Aldnoah Zero (Episode 18)
Slaine may just be the most capable character of the season. His continued strategic enactment of his will to attain power has been handled perfectly, thus far. I rarely see an ascension of ranks done with such solid development and character interplay. This season has already bettered itself from last season, which is saying a lot because the first episode was a large misstep. Unfortunately, this doesn’t solve the problem of the fact that only one of the few ongoing narratives bear any weight.
This week, like the last few weeks, showed us Slaine’s next step in him scheme to take over his regiment from within, and it was just as spectacular as all his other moves. The duel between him and the arrogant knight was a terrific multi-layered fight. I say multi-layered because the fight contained more factors than power, and more symbolism than might. The dual meaning of the blue rose was rather poetic, I thought. Slaine, declaring his disbelief in miracles, gave us the image of what he was trying to be. A leader who doesn’t win through miracles, but through sheer intellect and willpower. His victory didn’t feel like a hero’s victory, but more like an imposition of his ideals.
This was also another robot of the week episode. These other mechs that are attacking earth are losing more and more narrative brevity. I honestly could care less whether they live or die, and they have become nothing more than cannon fodder at this point. And with our main character, Inaho, interacting exclusively with these plot-less enemies, it also makes Inaho’s whole point in the story suspended in aimlessness. It’s a shame that Slaine’s gripping plot line is being dampened by Inaho’s underdeveloped one. All I know is that I’m very excited to see what Slaine, and only Slaine, does next.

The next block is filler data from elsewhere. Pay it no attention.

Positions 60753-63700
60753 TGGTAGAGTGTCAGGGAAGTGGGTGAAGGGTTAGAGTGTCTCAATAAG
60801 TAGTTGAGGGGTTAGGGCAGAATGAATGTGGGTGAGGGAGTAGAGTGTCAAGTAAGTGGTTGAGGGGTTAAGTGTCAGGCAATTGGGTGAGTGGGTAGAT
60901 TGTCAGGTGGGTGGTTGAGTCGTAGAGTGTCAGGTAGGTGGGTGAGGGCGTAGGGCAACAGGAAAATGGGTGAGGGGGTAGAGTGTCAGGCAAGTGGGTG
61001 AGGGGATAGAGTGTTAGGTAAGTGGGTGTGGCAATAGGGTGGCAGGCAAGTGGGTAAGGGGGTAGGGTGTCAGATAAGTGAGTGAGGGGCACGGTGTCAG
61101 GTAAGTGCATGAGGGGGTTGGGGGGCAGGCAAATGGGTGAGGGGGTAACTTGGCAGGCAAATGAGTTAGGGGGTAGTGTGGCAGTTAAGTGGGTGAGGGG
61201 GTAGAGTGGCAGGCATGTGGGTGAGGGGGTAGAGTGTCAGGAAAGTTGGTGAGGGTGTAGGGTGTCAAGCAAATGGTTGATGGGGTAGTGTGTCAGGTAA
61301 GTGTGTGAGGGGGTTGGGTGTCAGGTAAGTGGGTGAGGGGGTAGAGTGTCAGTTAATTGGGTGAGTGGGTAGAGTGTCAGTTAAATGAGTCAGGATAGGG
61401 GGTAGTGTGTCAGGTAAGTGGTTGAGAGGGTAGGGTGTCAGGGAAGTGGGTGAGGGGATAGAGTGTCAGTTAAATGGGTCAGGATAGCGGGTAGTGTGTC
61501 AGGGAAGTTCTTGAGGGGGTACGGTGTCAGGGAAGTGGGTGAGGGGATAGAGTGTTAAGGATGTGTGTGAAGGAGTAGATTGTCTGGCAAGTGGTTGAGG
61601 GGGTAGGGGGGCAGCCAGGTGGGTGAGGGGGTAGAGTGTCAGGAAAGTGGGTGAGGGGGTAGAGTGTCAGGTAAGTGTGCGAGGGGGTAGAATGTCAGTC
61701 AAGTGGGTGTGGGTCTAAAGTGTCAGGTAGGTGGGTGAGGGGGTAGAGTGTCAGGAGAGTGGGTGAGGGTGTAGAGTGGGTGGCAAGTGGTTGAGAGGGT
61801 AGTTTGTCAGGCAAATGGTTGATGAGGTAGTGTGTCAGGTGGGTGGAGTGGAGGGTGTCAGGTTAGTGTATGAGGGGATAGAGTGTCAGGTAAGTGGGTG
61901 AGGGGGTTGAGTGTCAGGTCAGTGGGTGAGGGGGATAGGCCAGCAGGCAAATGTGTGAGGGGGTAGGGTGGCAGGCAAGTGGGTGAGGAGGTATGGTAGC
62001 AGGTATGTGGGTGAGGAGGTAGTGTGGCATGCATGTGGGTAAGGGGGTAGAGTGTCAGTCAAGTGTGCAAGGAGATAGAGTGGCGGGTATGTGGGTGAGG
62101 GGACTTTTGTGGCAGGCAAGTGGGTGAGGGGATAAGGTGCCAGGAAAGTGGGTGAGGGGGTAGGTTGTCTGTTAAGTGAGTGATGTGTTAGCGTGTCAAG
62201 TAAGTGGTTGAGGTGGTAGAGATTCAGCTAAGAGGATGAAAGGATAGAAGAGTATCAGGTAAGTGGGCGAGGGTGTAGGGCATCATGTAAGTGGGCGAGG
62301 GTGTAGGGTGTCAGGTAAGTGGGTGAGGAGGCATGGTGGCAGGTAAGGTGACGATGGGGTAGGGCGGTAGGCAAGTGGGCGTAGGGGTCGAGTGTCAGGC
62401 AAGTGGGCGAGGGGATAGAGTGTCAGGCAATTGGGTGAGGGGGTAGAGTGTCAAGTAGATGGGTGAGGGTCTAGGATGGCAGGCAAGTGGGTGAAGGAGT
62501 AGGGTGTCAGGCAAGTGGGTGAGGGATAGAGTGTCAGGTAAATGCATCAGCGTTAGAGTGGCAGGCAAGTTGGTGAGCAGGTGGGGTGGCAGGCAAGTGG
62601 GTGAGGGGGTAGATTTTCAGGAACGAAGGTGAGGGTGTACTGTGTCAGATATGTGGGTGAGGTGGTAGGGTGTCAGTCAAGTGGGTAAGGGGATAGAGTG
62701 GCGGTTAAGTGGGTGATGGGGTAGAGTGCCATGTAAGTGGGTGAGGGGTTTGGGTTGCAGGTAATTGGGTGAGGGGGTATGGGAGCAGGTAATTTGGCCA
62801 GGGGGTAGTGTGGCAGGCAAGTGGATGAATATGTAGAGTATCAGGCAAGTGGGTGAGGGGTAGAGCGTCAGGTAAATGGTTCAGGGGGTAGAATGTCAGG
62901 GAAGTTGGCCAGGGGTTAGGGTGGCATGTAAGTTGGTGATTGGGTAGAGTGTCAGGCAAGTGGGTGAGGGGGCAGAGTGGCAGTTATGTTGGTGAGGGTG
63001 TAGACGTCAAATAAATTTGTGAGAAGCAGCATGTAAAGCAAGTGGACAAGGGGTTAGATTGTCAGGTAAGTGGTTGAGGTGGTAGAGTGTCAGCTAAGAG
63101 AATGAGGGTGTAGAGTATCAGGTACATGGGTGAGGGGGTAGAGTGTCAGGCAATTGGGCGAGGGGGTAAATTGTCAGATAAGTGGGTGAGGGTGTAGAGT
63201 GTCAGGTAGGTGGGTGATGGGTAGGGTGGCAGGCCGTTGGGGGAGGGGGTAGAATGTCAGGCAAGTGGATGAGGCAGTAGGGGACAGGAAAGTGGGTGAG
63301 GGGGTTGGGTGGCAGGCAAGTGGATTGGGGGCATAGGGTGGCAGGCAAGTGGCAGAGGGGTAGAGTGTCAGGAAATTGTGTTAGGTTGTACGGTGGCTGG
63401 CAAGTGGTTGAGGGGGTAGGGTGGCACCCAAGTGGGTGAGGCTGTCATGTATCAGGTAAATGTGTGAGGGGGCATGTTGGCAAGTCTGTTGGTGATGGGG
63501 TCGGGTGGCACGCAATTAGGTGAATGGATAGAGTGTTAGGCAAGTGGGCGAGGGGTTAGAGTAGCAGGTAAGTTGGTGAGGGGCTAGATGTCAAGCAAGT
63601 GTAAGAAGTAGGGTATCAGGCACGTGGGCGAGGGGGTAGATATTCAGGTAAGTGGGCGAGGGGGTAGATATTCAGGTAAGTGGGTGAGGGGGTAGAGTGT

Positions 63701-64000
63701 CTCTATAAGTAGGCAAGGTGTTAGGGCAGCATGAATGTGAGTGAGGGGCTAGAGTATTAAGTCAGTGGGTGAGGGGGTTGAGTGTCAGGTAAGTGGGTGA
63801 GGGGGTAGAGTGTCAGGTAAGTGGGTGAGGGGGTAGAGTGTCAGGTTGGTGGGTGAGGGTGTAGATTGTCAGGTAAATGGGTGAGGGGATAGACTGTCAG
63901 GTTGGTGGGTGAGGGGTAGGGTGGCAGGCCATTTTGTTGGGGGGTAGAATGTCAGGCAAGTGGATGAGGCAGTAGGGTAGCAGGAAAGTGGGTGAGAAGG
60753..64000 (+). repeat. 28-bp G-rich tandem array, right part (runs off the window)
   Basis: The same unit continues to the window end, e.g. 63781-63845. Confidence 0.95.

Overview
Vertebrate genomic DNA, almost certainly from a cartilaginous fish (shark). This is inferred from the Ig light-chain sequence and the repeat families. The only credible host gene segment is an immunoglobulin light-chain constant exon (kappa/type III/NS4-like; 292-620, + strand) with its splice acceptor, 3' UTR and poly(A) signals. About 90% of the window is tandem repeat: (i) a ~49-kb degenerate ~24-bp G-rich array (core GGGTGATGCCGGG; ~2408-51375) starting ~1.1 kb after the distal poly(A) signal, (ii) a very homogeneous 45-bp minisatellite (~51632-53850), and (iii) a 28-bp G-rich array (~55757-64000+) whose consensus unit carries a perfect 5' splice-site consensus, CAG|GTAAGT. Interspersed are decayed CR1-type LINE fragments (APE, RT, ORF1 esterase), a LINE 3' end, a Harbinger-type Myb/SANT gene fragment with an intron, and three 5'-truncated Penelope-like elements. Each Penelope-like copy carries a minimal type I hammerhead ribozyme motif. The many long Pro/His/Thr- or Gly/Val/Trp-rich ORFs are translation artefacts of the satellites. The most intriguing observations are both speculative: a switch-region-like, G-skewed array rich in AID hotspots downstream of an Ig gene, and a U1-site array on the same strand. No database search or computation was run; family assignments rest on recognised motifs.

Death Parade (Episode 6)
Death Parade is much more than it seems, and that’s even after saying that the first episode seemed like this anime played it’s entire hand. Deep beneath it’s dark, thought-provoking premise, and it’s brilliant, slick execution, lies an unexpected bundle of heart and comedy as well as a great dosage of tonal variety. Death Parade starts off as gloomy and violent, but it’s no longer the case that this anime is entirely like that.
This episode was the funniest of them all. Everything that was handled without a shred of humor in the earlier episodes was used as comic relief this time around. This self-awareness is extremely beneficial to those who feel as if the anime took itself too seriously. I mean, the flashback where the woman remembered her clumsy, abysmally dull death was actually one of the funniest moments in the series, yet remembering one’s cause of death was supposed to be tragic, reflective, and sad. The fact that this anime can deliver both the profound and the lighthearted has really made this anime even more unpredictable.